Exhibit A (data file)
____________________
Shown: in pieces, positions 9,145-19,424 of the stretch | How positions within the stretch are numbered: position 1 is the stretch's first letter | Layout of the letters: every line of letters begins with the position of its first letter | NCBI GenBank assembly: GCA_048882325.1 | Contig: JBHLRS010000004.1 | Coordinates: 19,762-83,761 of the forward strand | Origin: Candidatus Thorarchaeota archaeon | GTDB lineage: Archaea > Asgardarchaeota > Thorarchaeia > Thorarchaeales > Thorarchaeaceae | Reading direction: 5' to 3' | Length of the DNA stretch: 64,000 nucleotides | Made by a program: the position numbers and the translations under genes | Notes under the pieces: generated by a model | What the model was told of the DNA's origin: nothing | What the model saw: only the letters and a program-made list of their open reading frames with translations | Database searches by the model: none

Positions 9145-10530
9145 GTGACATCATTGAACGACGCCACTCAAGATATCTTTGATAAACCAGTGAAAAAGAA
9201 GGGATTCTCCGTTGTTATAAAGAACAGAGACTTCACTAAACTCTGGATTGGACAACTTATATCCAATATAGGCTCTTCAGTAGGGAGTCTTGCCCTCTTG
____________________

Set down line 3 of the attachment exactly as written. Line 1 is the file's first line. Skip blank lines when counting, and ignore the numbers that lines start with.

9145 GTGACATCATTGAACGACGCCACTCAAGATATCTTTGATAAACCAGTGAAAAAGAA